Why Hedge Funds Are Betting on Hertz Global Holdings, Inc (HTZ)?

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Hertz Global Holdings, Inc (NYSE:HTZis one of the largest general use vehicle rental businesses in the world. In this article, we will take a closer look at the aggregate hedge fund sentiment towards the stock and will assess why smart money investors are bullish on the company.

Hedge fund sentiment is an important metric for assessing the long-term profitability. At Insider Monkey, we track over 740 hedge funds, whose quarterly 13F filings we analyze and determine their collective sentiment towards several thousand stocks. However, our research has shown that the best strategy is to follow hedge funds into their small-cap picks. This approach can allow monthly returns of nearly 95 basis points above the market, as we determined through extensive backtests covering the period between 1999 and 2012 (see the details here).

Hertz HTZ

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Hertz Global Holdings, Inc (NYSE:HTZ) operates the Hertz, Dollar, and Thrifty rental brands in approximately 10,000 corporate and franchise locations. Hedge funds like Hertz because the rental car sector has consolidated substantially since 1999, with the number of major auto rental businesses shrinking from six to three. Those three businesses, Hertz, Avis, and Enterprise, control 90% of the industry and theoretically have more room to improve pricing and margins. Hedge funds also like Hertz for its cheap valuation.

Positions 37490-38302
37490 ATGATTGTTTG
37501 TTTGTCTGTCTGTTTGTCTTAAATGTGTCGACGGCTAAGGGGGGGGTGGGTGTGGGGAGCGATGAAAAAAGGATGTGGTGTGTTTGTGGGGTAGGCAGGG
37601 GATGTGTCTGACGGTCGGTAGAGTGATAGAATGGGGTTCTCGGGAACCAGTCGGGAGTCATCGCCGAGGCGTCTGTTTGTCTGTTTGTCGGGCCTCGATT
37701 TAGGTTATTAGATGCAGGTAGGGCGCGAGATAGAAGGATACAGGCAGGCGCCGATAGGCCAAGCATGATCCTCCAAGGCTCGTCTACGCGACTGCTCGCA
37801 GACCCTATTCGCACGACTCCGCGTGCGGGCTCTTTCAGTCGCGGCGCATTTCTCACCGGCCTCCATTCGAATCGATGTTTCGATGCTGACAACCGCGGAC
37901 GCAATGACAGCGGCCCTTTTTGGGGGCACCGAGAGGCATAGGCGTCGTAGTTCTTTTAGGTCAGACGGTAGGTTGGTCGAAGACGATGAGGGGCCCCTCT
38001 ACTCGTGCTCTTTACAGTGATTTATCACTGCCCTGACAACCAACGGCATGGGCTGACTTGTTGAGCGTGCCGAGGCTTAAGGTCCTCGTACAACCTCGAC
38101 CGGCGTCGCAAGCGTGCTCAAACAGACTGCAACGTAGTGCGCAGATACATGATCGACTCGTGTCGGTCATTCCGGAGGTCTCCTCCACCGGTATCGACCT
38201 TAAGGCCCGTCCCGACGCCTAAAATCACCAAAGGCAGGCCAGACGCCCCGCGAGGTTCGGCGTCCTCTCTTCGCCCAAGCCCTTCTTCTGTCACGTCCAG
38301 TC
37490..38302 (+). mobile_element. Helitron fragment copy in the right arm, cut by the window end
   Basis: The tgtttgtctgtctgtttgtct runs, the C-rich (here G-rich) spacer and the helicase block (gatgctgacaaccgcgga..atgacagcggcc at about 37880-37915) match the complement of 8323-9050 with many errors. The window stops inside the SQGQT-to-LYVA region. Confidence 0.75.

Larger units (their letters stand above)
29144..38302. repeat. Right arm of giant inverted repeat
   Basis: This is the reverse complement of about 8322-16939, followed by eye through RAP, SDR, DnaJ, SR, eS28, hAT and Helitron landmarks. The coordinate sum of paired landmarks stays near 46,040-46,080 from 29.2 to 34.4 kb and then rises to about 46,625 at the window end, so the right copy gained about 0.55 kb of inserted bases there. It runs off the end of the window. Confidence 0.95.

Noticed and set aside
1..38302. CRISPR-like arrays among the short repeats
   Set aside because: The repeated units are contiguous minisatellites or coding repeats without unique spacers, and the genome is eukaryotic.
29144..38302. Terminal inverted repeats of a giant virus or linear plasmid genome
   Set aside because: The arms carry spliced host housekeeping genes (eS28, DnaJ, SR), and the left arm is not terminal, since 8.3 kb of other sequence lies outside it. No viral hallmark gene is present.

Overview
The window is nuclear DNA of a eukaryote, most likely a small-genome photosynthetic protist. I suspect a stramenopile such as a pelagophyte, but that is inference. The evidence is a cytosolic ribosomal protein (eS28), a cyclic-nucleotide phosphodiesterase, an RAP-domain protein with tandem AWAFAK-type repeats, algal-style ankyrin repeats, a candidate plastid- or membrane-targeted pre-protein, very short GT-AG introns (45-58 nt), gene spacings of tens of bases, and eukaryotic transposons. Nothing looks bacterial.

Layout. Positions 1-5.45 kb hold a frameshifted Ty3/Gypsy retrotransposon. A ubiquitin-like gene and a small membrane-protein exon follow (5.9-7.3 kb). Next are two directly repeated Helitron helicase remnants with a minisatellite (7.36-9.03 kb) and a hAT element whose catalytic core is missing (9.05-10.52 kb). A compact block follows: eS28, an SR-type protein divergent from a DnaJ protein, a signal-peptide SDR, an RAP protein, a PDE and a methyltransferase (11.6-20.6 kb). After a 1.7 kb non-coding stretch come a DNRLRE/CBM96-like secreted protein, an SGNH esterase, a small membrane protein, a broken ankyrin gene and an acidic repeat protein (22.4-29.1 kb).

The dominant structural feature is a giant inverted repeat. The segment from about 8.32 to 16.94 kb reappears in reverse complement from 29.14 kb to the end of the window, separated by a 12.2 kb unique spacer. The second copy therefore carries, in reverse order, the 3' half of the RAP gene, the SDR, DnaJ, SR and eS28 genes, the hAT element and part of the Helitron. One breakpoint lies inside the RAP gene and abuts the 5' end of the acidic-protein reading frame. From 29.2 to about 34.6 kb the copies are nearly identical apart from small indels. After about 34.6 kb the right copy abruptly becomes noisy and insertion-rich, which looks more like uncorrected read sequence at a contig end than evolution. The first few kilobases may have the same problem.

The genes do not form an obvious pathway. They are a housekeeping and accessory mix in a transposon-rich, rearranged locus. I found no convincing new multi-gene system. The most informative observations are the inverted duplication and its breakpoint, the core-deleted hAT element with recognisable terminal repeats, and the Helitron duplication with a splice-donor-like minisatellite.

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On June 30, Hertz spun off its equipment rental company, Herc Holdings Inc (NYSE:HRI), and received proceeds of around $2 billion from the transaction. Management will use some of the cash raised to pay down debt, reinvest in its rental business, and to purchase as much as $395 million of its shares back.

Around the same time, Hertz struck a deal with ride sharing apps Uber and Lyft, allowing the apps’ drivers to rent mid-sized cars for around $180 a week and compact cars for slightly less. In contrast to investor worry that Uber and Lyft will cannabalize Hertz’s bottom-line, the deal shows how Hertz can co-exist with the two and use the apps to complement its own growth.

For its second quarter, Hertz reported adjusted earnings of $0.41 per share, down from $0.80 per share in the prior year period. Revenue was $2.27 billion, off 2.2% year-over-year. Adjusted EPS was hurt by $20 million in unanticipated net charges, which lowered the bottom-line number by $0.15 per share, and by a 6% decline in total revenue per transaction day, which shrank the top-line. For the full year and excluding the equipment rental business, Hertz sees adjusted EBITDA of $850 million to $950 million, free cash flow of $500 million to $600 million and adjusted EPS of $2.75 to $3.50.

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